By Sam Bush

Seventy-three years ago today, April 15, 1947, Jackie Robinson broke the major league color line when he became the game’s first African-American player.

And even though there is no baseball today because of the coronavirus pandemic, it’s instructive to remember how Robinson changed the game, but also what he endured and overcame along the way

Philly was a brutal place for Robinson when he broke into the big leagues in 1947. Phillies manager Ben Chapman and others taunted Robinson with racial slurs and more.

Phillies pitcher Curt Simmons grew up in Allentown, Pa. He made his big league debut late in 1947.

“It was a rude awakening,” Simmons said in an interview in 2008.

But by the time Robin Roberts joined the Phillies as a rookie in 1948, he said Chapman instructed his players to stop.

“Let him sleep,” Chapman said. “Anybody gets on him, I’m going to fine you.”

“Jackie had beaten their brains in so much that by ’48 they were convinced it wasn’t bothering him,” Roberts said in a 2008 interview.

“[Chapman] learned his lesson about Robinson,” Simmons said.

Robinson, who was inducted into the Hall of Fame in 1962, faced Roberts, who was inducted into the Hall in 1976, more than any other pitcher in his career. He hit .281 with five doubles, nine home runs, 21 RBIs and an .815 OPS in 176 plate appearances against him. The two became friendly from their time together on NL All-Star teams. They even golfed together.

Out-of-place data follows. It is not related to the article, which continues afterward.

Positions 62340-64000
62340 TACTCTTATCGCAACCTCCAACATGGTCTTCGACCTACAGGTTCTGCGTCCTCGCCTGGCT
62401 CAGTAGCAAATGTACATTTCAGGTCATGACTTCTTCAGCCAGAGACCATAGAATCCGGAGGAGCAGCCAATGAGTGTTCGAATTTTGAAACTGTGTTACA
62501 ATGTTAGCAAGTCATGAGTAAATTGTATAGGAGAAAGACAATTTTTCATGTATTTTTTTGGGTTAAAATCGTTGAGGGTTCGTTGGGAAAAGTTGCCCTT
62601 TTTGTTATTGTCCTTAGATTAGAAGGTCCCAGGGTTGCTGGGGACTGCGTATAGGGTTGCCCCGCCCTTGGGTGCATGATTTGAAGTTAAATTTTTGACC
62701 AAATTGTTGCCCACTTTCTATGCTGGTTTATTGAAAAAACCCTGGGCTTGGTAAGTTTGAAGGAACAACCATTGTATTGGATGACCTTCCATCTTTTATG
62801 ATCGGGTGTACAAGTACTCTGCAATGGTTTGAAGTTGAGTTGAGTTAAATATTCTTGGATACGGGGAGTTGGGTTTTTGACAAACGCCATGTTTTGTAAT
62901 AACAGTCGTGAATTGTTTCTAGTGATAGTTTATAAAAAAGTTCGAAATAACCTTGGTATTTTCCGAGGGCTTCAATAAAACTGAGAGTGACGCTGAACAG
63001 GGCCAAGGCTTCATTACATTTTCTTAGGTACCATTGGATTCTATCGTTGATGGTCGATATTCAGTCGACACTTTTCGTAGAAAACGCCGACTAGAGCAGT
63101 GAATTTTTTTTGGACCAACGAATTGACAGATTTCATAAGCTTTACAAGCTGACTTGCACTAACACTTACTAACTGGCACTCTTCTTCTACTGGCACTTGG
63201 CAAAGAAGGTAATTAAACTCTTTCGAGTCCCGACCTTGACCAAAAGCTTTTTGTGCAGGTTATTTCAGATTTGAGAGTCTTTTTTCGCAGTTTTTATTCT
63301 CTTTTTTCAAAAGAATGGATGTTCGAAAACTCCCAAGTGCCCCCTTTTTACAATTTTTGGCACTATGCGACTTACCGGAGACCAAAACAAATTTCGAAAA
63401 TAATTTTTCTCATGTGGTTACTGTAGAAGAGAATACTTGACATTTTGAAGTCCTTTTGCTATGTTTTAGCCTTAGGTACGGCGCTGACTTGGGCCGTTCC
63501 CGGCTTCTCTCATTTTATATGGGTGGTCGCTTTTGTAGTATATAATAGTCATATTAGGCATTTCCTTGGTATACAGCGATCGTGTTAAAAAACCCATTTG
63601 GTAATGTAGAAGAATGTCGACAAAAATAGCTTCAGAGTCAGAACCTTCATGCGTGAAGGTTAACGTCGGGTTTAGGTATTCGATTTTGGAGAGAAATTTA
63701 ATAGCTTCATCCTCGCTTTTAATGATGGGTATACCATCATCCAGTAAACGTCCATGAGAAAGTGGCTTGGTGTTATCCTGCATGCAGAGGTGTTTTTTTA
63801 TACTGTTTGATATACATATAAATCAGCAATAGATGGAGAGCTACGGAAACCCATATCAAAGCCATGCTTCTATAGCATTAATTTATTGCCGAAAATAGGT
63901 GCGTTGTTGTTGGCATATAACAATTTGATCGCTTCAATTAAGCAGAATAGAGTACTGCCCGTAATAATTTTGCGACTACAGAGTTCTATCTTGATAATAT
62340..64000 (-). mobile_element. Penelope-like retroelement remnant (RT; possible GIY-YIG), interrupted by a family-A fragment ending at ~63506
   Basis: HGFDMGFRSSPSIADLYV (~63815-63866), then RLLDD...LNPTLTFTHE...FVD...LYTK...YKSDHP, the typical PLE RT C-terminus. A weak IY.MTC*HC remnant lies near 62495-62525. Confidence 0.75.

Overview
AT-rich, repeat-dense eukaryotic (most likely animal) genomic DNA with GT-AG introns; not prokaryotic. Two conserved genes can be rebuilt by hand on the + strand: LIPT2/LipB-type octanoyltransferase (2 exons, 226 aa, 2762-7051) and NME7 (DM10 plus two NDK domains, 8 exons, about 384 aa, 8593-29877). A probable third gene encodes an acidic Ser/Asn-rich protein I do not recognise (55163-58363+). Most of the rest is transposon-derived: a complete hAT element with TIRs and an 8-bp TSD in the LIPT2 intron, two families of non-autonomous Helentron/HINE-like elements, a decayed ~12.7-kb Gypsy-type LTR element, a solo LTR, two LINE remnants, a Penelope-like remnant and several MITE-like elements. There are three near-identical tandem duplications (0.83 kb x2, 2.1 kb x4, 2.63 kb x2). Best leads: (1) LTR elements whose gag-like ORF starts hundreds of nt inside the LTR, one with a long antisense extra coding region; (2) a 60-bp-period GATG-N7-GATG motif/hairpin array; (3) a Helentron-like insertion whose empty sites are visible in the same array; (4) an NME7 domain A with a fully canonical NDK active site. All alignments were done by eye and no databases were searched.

“I consider it a privilege to have competed against Jackie Robinson, a man I very much admired,” Roberts wrote in his book. “We battled toe-to-toe many times, and I learned that sometimes the media misinterprets good hard competition. Years after I retired, I attended a banquet and Howard Cosell was at the head table. When Cosell saw me, he said to the head table, ‘Well, here is Robin Roberts, the man who disliked Jackie Robinson so much.’ Of course, Howard could not have been more wrong, but he somehow assumed that because I had competed so hard against Jackie that I had negative feelings about him. To the contrary, I had more respect for Jackie than virtually anyone I played against. He was a helluva ballplayer and an even better man.”

Robinson’s walk through the visitors’ clubhouse in 1950 after the Phils beat the Dodgers for the National League flag convinced him of that.

“Think about that,” Roberts once told writer Joe Posnanski. “Think about how much class that took. I couldn’t have done it. I’ll tell you that.”

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